Travel An Edwardian gazebo in Kingston, passed as you meander along the river Thames

The Thames Path combines history with nature as it forges towards the capital from Hampton Court Palace

Obituary: Admiral Sir Anthony Griffin

Admiral Sir Anthony Griffin was the epitome of the versatile and talented naval officer whose life's work fell into two parts. There was his service in the Royal Navy and, following his retirement, his long effort to make the country aware of the importance of the sea at a time when it had become fashionable to dismiss ships and their associated industries and professions as tired and spent forces.

Wren the architect for Kent

Kent 316 and 17-0 Northants 133 and 196 Kent won by 10 wickets

Letter:Design for Wales

Sir: It is well known that the Zaha Hadid design for the much needed Cardiff Bay Opera House did not find favour amongst local people, in much the same way as Sir Christopher Wren's design for St Paul's Cathedral was received in its day. The design was not, however, rejected because, as Jonathan Glancey suggests (article, 6 August), the Welsh were too backward to appreciate it.

Masterpieces in the mind's eye

We asked readers to let their imaginations run free and submit proposals for buildings they would like to see erected with Millennium money - unfulfilled designs, great structures of the past, or even the frankly fantastical. Jonathan Glancey applauds the ideas on show

Castles in the sky

What would Jonathan Glancey do with piles of Millennium money? He'd fulfil the visions of three great British architects and put up the sublime buildings they designed but never saw

City Diary : City big-wigs gather as Dickie flies the coop

The immortal Dickie Bird was given a rousing send-off by the great and the good of the cricketing world at a special Lord's Taverners dinner. At the top table a striking trio found itself thrown together - Ian Botham flanked by Ken Clarke, the Chancellor, on one side, and Howard Davies, deputy governor of the Bank of England on the other. Presumably "Beefy" was put in there to stop the other two droning on about interest rate policy.

Classical: St Matthew Passion; Barbican Centre, London

Two translations enabled 19th-century British choirs to adopt Bach's St Matthew Passion as a pillar of their repertory. Both are already over a hundred years old, yet they have remained the basis for all subsequent singing translations, and what with the advance in knowledge of the performing practices of Bach's time, there has clearly been a need in recent years to review the situation. That is, if, like tenor and noted Evangelist Neil Jenkins, you feel strongly that the search for authenticity need not bind performers to using the original German text.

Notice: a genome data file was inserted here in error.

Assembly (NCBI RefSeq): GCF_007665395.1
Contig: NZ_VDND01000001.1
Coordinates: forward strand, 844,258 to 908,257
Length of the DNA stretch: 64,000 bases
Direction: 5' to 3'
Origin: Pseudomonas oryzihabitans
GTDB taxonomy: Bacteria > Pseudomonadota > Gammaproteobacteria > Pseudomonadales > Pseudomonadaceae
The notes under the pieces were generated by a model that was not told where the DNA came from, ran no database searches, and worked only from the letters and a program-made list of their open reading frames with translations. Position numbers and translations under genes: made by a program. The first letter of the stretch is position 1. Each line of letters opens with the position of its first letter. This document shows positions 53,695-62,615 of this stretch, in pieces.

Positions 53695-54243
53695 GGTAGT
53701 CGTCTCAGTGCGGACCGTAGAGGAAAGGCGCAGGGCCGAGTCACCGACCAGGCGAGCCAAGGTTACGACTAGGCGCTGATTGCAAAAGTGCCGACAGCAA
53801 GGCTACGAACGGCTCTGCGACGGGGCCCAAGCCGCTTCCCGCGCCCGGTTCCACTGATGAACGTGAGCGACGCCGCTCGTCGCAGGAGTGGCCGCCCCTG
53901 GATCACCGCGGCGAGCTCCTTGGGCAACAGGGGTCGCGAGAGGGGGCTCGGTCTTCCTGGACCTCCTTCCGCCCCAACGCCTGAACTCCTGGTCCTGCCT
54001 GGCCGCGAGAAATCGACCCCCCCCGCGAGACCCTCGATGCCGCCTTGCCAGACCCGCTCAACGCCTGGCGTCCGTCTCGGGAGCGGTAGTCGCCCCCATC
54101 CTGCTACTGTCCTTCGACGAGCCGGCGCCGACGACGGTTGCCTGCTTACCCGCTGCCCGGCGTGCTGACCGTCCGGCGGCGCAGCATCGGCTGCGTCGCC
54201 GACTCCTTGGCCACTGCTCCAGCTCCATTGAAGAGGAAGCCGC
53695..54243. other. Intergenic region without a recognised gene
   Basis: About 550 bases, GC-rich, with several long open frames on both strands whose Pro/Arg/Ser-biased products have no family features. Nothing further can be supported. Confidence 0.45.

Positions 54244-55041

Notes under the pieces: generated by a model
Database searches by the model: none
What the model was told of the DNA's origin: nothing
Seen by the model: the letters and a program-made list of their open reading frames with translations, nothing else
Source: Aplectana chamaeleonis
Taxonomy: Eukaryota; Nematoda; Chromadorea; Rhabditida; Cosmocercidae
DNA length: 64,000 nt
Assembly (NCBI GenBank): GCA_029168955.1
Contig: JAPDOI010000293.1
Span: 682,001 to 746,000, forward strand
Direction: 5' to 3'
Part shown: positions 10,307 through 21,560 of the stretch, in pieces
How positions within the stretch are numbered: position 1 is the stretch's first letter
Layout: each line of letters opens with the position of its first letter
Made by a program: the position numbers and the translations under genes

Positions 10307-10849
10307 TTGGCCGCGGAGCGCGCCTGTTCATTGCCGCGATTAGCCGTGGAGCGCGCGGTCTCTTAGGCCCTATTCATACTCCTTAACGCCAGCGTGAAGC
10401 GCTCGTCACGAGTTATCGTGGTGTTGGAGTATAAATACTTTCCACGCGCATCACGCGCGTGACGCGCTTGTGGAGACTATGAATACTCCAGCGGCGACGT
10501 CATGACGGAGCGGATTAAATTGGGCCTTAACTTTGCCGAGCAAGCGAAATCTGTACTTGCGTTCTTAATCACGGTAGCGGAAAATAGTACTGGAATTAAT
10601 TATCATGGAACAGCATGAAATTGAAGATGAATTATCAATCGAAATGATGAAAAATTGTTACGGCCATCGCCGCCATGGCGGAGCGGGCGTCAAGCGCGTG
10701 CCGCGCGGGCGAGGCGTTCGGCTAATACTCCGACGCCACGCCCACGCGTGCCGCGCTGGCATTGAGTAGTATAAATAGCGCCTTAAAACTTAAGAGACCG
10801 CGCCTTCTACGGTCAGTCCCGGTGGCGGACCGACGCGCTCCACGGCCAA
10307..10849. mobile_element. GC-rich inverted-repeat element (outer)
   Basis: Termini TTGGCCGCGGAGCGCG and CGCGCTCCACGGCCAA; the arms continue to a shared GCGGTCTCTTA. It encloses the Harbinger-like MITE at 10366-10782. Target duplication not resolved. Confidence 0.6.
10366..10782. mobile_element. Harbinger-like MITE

site unseen: Barnes Railway Station, London SW13

Architecture is the one art which affects us all, whether we like it or not. People can choose not to visit museums, theatres, cinemas or art galleries, but everyone's world is shaped by the buildings around us.

site unseen The RIBA Building, London

The Royal Institute of British Architects (RIBA) has been much in the news recently. Firstly due to a contentious dismissal, and secondly, much more happily, because of the Institute's plan to move its incomparable Drawings Collection into the Roundhouse at Camden.

Letter: Let the Wren soar above a piazza in Paternoster Square

From Mr Robin Butterell

Time to call off this camp pantomime

Paternoster Square, at the north side of St Paul's, is under threat of being smothered in the vulgar fancy dress of Post-Modern Classicism. Jonathan Glancey calls for an open competition to decide the site's future

ANOTHER VIEW; Grand designs for Greenwich

The old order changes and buildings cannot remain immune, however hallowed they may be. All over the country there are churches that have been declared redundant and converted into concert halls and libraries and even homes. But when a public building of national importance can no longer be used for its intended purpose there is a national responsibility, vested in the Government, to ensure that any new use is entirely seemly.

Tory plea for Naval College

A senior Tory yesterday urged the Government not to allow the historic Royal Naval College at Greenwich to "suffer a similar fate" as the axed Greater London Council's County Hall.

Deadline day for Wren's baroque masterpiece

IAN MacKINNON